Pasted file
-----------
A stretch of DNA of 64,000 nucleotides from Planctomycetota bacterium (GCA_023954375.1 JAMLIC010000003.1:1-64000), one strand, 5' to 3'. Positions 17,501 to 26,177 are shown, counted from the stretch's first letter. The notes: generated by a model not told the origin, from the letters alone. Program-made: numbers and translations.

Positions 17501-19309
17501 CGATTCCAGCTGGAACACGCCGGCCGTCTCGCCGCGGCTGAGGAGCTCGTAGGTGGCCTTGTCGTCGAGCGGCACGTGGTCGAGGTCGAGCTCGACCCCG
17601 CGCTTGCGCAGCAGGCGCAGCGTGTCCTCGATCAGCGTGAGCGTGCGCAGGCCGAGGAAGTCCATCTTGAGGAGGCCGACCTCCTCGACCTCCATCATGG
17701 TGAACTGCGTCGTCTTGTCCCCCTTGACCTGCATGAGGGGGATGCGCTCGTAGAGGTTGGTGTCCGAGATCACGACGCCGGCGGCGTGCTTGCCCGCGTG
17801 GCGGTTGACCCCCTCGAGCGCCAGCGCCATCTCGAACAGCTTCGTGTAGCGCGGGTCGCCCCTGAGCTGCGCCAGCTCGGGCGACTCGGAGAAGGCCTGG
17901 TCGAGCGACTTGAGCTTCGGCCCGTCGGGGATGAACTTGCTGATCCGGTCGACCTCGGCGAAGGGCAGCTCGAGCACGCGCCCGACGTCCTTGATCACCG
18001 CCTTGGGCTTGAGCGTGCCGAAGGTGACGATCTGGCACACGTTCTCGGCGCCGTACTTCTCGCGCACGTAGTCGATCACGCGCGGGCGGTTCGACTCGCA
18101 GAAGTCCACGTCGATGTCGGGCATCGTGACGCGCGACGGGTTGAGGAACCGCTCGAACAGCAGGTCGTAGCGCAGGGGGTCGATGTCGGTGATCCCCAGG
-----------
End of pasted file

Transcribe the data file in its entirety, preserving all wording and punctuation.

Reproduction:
A stretch of DNA of 64,000 nucleotides from Planctomycetota bacterium (GCA_023954375.1 JAMLIC010000003.1:1-64000), one strand, 5' to 3'. Positions 17,501 to 26,177 are shown, counted from the stretch's first letter. The notes: generated by a model not told the origin, from the letters alone. Program-made: numbers and translations.

Positions 17501-19309
17501 CGATTCCAGCTGGAACACGCCGGCCGTCTCGCCGCGGCTGAGGAGCTCGTAGGTGGCCTTGTCGTCGAGCGGCACGTGGTCGAGGTCGAGCTCGACCCCG
17601 CGCTTGCGCAGCAGGCGCAGCGTGTCCTCGATCAGCGTGAGCGTGCGCAGGCCGAGGAAGTCCATCTTGAGGAGGCCGACCTCCTCGACCTCCATCATGG
17701 TGAACTGCGTCGTCTTGTCCCCCTTGACCTGCATGAGGGGGATGCGCTCGTAGAGGTTGGTGTCCGAGATCACGACGCCGGCGGCGTGCTTGCCCGCGTG
17801 GCGGTTGACCCCCTCGAGCGCCAGCGCCATCTCGAACAGCTTCGTGTAGCGCGGGTCGCCCCTGAGCTGCGCCAGCTCGGGCGACTCGGAGAAGGCCTGG
17901 TCGAGCGACTTGAGCTTCGGCCCGTCGGGGATGAACTTGCTGATCCGGTCGACCTCGGCGAAGGGCAGCTCGAGCACGCGCCCGACGTCCTTGATCACCG
18001 CCTTGGGCTTGAGCGTGCCGAAGGTGACGATCTGGCACACGTTCTCGGCGCCGTACTTCTCGCGCACGTAGTCGATCACGCGCGGGCGGTTCGACTCGCA
18101 GAAGTCCACGTCGATGTCGGGCATCGTGACGCGCGACGGGTTGAGGAACCGCTCGAACAGCAGGTCGTAGCGCAGGGGGTCGATGTCGGTGATCCCCAGG